Overclocking Ryzen 5000, suffering edition™05 Nov 2022
Overclocking computer components has traditionally been a delicate balance of power, thermals, voltage, and clock speed.
The higher the clock speed, the more operations your processor can complete within a given period of time. However, it takes a minimum amount of time for the logic in your processor to be driven to a given logic level. If your clock speed is too fast, you’ll start violating timing requirements and cause instability. Increasing voltage reduces the amount of time it takes to settle to a given logic level, subsequently increasing your maximum theoretical clock speed. Unfortunately, it also increases power consumption. The cost of electricity aside, the components on your board are only capable of delivering power up to their specified limits. Before you reach that limit though, the increase in power consumption forces you to mind your thermals. Not only to avoid exceeding their maximum rated temperature, but also since silicon performs worse at higher temperatures.
To make things worse, your processor dynamically scales its clock speed based on load. This is especially important on battery power since hurtling along at maximum clock speed is a waste of energy at idle. Reducing clock speed lets us achieve the same result with less voltage, and thus less power. This means, for every single clock speed our processor could be at, we need to ensure:
- The voltage is sufficient such that logic levels settle fast enough
- The voltage is low enough such that it doesn’t use too much power
- The power is low enough such that the processor (and any power delivery) doesn’t get too hot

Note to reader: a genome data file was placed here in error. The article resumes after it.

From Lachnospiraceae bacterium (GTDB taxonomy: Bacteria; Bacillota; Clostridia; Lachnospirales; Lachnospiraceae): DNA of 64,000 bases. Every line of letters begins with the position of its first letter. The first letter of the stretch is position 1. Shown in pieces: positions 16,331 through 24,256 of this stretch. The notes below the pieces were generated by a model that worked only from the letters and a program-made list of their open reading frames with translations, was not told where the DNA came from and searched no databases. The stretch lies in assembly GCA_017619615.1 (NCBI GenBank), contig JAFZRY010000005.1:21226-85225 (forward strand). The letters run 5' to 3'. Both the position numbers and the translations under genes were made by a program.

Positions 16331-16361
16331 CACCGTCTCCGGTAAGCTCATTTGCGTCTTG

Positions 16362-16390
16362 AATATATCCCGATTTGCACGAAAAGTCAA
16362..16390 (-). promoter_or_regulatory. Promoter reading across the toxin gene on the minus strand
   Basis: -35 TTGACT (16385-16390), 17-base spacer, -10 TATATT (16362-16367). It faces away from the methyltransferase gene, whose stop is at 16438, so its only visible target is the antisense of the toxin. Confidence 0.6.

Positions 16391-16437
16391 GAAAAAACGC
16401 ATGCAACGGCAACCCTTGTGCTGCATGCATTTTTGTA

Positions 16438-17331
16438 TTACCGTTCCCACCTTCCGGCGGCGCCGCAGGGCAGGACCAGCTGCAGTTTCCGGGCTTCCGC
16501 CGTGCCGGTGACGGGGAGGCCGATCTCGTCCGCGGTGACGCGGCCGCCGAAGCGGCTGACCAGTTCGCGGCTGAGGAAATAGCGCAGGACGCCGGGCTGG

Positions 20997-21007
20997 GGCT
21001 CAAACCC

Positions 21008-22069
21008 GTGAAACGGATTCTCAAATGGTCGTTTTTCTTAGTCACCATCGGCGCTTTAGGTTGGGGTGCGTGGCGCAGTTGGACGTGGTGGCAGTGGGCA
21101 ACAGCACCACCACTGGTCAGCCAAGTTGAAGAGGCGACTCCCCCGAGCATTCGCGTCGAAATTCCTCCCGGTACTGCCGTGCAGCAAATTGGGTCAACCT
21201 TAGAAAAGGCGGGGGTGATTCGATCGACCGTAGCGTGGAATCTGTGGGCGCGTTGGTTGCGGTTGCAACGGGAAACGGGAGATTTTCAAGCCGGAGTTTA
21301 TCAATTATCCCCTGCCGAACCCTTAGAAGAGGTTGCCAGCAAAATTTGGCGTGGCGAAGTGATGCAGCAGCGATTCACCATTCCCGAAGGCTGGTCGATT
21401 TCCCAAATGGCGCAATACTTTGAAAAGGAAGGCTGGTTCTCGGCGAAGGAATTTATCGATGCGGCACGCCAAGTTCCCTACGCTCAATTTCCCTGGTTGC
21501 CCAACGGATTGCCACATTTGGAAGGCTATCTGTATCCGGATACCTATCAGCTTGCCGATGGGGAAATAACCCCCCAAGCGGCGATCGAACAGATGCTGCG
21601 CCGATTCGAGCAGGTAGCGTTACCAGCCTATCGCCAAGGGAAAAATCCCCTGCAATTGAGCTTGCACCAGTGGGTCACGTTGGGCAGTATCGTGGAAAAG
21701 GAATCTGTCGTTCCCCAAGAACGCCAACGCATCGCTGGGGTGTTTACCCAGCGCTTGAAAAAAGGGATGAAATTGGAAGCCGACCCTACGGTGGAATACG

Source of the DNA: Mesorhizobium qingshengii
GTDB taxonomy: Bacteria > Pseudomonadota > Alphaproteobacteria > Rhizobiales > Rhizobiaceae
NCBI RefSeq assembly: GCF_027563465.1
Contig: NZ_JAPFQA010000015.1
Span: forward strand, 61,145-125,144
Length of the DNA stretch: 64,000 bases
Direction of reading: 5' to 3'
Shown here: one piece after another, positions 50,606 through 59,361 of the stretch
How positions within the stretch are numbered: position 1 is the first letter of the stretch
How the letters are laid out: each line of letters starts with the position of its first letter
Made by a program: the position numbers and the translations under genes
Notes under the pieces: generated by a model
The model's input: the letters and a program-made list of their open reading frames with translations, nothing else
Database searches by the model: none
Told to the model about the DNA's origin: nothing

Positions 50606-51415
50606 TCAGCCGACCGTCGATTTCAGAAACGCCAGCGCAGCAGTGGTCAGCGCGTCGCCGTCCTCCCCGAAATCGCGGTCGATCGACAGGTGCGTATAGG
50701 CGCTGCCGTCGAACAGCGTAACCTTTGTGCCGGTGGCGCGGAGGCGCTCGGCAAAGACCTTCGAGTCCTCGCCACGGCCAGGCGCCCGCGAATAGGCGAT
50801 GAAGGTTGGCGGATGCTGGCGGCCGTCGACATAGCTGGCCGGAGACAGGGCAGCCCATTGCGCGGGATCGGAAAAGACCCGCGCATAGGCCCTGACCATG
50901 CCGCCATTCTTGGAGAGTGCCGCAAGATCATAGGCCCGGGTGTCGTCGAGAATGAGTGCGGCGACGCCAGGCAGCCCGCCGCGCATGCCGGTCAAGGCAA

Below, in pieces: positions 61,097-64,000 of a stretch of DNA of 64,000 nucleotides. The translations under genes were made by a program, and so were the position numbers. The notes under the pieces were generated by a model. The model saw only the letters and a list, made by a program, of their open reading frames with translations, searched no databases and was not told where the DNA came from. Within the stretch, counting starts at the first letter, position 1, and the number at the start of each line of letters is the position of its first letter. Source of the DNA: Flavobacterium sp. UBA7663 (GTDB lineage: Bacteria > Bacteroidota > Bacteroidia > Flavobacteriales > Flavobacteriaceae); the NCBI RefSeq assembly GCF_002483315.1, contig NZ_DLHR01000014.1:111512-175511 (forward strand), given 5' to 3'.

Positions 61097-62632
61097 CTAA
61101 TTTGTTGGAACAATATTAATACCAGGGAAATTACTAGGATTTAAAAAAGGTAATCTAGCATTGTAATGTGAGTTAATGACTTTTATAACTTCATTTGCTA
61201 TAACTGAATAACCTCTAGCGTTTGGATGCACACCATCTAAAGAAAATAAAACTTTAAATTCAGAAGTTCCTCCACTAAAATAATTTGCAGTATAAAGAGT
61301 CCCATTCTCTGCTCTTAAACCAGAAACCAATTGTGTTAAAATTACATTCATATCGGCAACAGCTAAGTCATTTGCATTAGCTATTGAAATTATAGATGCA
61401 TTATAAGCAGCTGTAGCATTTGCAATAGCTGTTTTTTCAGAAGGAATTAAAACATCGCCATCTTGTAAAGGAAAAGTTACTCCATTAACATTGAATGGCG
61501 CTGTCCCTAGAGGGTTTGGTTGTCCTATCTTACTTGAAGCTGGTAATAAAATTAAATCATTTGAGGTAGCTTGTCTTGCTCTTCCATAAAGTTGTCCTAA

- Some other details I’ll leave out (voltage is low enough such that electro-migration doesn’t happen, some considerations related to the process node etc.)
Of course, there are clock speeds our processor won’t be able to achieve since at least one of the conditions will be violated. For example, there will most certainly be a frequency where the voltage you’d need to drive the processor at to achieve it would cause it to overheat or incur damage.
Something I didn’t go into detail is the importance of the cooling part, since this lets us get a bit more headroom with thermals. If your components are air-cooled, you’ll also need to make a trade-off between fan voltage, cooling performance, and noise. I could write entire article just about cooling so I’ll leave it at that.
We need to go faster
Modern processors are capable of on-demand boosting, which allows them to temporarily increase their clock speeds past their base specification depending on load. Many workflows tend to be bursty in nature, such as browsing the web. Boosting allows us to adapt to bursty workloads by temporarily increasing clock speeds, improving perceivable latency amongst other things. Sometimes you could make the argument that completing work faster allows the processor to return to an idle state quicker
Why not stay at boost clocks indefinitely? We are abusing the fact that the processor takes time to heat up due to thermal mass, so it’s possible to achieve higher than normal clocks for a short period of time. There is no equilibrium though - eventually the processor will get too hot to continue running at boost frequencies, at which point it needs to decide between lowering its frequency or returning to sand.
Precision Boost Overdrive
The latest Ryzen processors from AMD have a feature named Precision Boost (and Precision Boost 2), which balances several of the factors I mentioned above to scale clock speeds on a per-core basis. If you’re interested in the details, consider looking it up because how Precision Boost works has been covered to death.